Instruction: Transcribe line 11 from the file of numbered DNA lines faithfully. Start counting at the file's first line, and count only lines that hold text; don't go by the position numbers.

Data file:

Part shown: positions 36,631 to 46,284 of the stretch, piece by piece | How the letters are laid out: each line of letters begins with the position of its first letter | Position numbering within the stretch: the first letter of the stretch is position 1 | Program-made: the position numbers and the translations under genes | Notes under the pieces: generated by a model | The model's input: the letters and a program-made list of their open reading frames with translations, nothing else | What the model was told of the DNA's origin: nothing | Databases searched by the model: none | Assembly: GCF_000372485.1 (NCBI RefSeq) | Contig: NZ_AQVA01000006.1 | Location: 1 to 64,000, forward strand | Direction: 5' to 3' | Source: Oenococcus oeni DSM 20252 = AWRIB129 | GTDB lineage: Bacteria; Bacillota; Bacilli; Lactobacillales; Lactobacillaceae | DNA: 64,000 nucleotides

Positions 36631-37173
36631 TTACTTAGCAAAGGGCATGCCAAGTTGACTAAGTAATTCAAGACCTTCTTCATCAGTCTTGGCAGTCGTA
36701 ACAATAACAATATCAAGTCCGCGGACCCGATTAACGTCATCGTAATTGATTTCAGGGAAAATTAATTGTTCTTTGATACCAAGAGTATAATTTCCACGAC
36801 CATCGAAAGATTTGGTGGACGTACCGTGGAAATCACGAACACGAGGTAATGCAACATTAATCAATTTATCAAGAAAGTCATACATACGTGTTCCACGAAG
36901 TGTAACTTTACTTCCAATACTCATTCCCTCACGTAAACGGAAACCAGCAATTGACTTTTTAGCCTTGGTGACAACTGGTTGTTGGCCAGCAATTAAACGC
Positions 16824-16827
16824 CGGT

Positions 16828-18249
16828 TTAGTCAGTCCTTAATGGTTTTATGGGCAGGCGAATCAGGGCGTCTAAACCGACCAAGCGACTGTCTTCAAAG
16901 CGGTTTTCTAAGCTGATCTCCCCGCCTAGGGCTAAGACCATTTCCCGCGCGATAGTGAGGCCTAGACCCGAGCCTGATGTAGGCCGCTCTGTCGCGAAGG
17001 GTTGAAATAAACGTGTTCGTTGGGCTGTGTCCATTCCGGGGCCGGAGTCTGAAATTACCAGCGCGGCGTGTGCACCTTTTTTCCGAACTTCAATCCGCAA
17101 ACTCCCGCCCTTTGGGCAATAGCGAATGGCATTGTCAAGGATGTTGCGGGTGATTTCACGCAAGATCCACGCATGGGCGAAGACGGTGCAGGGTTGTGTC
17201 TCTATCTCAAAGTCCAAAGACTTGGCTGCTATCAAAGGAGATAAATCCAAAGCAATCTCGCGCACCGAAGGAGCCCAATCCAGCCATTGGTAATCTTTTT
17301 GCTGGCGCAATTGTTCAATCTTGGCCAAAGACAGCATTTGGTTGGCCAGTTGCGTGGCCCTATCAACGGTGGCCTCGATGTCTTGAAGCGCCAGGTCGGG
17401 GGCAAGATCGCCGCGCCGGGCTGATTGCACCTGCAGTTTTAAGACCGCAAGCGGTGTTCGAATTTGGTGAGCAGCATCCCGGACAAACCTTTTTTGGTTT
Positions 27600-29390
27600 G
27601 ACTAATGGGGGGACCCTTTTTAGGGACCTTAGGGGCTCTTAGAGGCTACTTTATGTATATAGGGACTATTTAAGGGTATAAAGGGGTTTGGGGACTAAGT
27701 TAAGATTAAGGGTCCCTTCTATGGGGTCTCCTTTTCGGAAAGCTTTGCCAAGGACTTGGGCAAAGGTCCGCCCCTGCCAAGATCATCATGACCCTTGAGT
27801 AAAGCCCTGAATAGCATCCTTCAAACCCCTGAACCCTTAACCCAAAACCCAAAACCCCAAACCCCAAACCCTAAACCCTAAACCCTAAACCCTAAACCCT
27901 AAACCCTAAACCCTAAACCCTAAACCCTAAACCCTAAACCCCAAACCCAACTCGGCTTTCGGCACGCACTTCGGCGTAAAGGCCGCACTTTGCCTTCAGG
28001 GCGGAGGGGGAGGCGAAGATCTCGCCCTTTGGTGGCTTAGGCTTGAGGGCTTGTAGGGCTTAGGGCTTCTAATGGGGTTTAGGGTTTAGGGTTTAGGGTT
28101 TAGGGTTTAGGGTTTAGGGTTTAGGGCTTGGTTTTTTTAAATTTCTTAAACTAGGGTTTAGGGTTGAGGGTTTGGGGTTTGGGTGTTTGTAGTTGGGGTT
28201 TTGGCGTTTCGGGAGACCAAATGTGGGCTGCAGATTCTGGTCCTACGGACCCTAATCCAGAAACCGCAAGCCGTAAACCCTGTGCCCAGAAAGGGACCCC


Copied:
16901 CGGTTTTCTAAGCTGATCTCCCCGCCTAGGGCTAAGACCATTTCCCGCGCGATAGTGAGGCCTAGACCCGAGCCTGATGTAGGCCGCTCTGTCGCGAAGG